Masters in mechanical deisgn, Ronin Art Motorcycles design these gloriously eye-catching bikes that each carry a legend with them
This collection of jaw-dropping, avant-garde art-on-wheels comes from the stables of Ronin Art Motorcycles, masters in mechanical design. These bespoke bikes are part of a series of 47 imaginative machines inspired by Japanese lore. The amount selected for the limited production matches the number of Ronin (samurai warriors without a leader) who, based on an 18th-century account, reportedly roamed the countryside seeking revenge for their dead master. The Colorado manufacturer’s own moniker, Ronin Motor Works, was selected for the fact that its bikes are based on the distinctive Harley-Davidson Buell 1125—a model that no longer exists in production.
The 130 hp road warriors feature a high-performance Rotax engine, more than 50 CNC-machined components, TIG-welded tubular subframes, 11 aluminum castings, and a custom monoshock linkage suspension system. Additional enhancements include a front-mounted radiator, new ram air-intakes, a high-flow exhaust system, and cutting-edge electronics. But the engineering is not all that is exquisite. For the final four examples the company commissioned local artists from Denver to design the bikes as one-off representations of their respective oeuvres. The results are as remarkable as each namesake samurai’s acts of valor.
Artist Jason Thielke meticulously decorated the motorcycle Horibe Kanamaru, named for the 78-year-old samurai nobleman whose strength allegedly never waned. To derive the desired graphic effect, Thielke hand-masked each line, used acid to etch patterns into the raw aluminum, and created contrasting shapes through the use of various blasting mediums. The common thread to his collective work is the struggle between self-control and self-gratification—a battle intrinsic to every mindful mercenary.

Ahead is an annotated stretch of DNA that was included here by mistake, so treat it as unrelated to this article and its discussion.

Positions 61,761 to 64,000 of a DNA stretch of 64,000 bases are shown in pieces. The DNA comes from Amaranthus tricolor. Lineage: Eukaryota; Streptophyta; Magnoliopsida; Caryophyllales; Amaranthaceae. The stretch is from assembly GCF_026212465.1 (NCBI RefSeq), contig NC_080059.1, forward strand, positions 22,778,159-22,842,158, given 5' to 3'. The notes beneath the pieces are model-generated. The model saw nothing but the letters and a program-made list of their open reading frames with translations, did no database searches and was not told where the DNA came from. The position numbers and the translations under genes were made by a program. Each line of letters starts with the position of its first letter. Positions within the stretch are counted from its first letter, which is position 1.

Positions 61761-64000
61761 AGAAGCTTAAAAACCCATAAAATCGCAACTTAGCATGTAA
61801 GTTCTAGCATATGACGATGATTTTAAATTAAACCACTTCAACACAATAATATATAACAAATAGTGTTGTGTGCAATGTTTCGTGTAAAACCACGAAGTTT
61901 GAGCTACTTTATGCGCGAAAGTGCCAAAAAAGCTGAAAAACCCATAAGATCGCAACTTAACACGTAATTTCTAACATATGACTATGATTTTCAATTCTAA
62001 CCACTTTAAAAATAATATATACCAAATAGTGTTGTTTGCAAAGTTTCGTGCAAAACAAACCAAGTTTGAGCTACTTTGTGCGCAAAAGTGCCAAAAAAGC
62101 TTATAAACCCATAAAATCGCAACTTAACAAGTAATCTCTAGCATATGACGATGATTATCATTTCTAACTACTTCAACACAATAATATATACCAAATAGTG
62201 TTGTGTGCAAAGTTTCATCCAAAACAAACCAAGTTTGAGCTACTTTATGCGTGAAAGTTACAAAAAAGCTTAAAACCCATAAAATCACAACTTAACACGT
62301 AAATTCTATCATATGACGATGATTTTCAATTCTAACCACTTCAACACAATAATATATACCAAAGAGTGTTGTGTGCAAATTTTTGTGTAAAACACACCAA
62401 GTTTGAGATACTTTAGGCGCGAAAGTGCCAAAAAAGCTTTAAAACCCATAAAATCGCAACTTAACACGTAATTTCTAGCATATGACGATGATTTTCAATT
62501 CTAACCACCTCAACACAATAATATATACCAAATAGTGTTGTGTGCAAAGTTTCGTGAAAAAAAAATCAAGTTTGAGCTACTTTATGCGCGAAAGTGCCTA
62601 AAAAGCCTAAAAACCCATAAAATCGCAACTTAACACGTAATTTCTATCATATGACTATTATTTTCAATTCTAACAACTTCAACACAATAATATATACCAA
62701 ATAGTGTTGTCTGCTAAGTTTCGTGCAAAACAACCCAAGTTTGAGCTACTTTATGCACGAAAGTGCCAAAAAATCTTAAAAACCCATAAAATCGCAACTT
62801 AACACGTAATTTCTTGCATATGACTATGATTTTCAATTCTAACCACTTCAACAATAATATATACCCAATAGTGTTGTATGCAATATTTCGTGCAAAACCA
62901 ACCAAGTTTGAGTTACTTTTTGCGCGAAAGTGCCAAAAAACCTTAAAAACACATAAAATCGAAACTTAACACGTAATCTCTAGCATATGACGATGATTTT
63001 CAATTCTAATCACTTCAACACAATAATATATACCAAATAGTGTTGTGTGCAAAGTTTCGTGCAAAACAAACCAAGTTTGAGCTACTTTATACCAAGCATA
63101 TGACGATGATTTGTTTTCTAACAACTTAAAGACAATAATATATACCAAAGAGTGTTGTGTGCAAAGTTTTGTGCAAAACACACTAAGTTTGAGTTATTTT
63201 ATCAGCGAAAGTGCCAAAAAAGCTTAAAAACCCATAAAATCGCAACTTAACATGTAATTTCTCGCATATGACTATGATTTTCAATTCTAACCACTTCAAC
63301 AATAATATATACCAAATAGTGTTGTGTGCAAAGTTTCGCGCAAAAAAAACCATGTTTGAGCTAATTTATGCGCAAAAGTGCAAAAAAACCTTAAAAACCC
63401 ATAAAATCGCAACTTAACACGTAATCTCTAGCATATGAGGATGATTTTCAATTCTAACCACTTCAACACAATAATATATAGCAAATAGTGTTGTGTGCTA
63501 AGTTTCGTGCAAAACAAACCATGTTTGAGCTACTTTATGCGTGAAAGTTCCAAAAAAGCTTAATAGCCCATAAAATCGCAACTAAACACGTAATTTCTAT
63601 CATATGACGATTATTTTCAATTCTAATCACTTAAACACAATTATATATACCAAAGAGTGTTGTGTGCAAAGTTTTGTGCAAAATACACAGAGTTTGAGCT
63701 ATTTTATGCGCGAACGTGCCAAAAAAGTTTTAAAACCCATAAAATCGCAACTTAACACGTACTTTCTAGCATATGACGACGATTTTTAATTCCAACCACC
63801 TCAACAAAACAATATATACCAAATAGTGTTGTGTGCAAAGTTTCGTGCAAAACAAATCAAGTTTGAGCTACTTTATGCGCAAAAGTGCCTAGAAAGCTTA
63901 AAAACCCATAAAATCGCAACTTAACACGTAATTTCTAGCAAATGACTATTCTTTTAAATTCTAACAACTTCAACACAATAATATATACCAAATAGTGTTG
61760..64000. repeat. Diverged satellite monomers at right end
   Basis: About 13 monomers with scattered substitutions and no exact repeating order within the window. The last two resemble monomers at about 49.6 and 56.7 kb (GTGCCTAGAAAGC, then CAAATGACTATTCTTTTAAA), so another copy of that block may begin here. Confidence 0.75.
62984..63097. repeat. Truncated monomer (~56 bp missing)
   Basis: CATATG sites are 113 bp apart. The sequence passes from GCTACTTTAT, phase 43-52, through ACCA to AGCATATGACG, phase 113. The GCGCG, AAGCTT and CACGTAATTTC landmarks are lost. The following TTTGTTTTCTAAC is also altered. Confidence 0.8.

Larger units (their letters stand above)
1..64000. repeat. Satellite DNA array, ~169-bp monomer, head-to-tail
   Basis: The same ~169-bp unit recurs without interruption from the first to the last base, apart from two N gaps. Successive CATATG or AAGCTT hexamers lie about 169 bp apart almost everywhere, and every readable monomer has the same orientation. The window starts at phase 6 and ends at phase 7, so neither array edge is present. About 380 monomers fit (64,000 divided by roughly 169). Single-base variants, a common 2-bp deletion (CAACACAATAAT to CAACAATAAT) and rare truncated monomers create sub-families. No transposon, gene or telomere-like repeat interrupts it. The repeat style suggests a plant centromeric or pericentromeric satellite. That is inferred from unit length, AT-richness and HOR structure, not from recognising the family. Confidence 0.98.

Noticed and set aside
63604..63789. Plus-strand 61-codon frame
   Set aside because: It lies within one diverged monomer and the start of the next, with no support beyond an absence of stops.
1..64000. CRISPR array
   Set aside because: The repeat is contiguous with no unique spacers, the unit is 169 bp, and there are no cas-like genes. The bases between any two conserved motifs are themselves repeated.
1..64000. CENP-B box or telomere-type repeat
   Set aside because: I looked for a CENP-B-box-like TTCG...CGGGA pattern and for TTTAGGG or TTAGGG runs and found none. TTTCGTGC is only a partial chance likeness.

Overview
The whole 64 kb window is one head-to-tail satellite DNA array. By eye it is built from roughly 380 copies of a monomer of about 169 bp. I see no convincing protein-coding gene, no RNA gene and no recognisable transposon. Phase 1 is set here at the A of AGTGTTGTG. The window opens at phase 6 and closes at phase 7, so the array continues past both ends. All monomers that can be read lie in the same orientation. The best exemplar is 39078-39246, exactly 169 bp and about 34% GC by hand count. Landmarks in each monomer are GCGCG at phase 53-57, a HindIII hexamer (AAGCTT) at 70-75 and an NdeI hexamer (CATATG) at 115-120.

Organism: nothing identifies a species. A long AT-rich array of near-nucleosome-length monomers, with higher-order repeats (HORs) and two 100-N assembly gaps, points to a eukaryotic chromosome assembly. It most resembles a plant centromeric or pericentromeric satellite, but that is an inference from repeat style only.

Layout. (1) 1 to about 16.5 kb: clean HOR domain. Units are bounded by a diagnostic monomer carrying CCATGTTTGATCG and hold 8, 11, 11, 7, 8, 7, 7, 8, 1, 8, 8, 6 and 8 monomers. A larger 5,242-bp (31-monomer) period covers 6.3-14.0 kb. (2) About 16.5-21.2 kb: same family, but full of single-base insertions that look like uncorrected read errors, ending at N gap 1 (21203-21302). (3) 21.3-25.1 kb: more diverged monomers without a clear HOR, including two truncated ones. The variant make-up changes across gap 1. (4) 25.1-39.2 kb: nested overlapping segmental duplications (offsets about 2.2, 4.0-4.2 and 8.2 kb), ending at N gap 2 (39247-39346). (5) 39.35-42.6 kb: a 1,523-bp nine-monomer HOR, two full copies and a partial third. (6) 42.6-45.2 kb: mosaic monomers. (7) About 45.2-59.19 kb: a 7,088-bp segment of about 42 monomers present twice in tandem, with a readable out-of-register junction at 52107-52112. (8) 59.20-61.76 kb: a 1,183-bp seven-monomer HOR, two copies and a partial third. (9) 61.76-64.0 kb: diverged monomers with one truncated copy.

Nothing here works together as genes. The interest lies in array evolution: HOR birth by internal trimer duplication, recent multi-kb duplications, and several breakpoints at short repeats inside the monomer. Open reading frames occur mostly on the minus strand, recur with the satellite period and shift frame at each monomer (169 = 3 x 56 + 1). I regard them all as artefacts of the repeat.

With a style reminiscent of Roy Lichtenstein’s pop art from the 1960s, muralist Scot Lefavor fashioned the bike Sugeno Harufusa with superimposed elements of his existing painting entitled More Thrilling Adventures with Firearms. The comic-page pastiche includes a family packing firepower, Porky Pig, an armed nun, and a baby smoking a joint while swilling whiskey—a dysfunctional dystopia apropos to the motorcycle’s eponymous Samurai. According to legend, Harufusa’s mother committed suicide to free him from attachments.
Named Nakamura Masatoki, the third motorcycle in the series is also dressed in the superimposed art of Scot Lefavor. The fragments featured are from a scathing commentary on materialism and greed that he created in 2008, the year of the global financial crisis that crippled the housing market in the United States. Included in the original piece are: a lyric from the hip-hop group Wu Tang Clan; an equestrian woman, riding a rat clutching a diamond; and a sleazy lounge lizard inviting the viewer to party. The cryptic collage would be easily deciphered by samurai Masatoki as he was renowned for his perception and detection.
The bike Teraoka Nobuyuki highlights traditional Japanese illustration often found in full-body tattoo work. The hand-painted scene by Samuel Lee Turner presents samurai Nobuyuki, the lone survivor in the iconic tale of revenge who, according to legend, was tasked with protecting the spirits of his fallen comrades. The left flank of the vehicle shows him attacking the enemy with a war hammer while the right side portrays his deceased band of brothers as Tengu mountain creatures—a striking tableau to match Ronin’s other worldly design.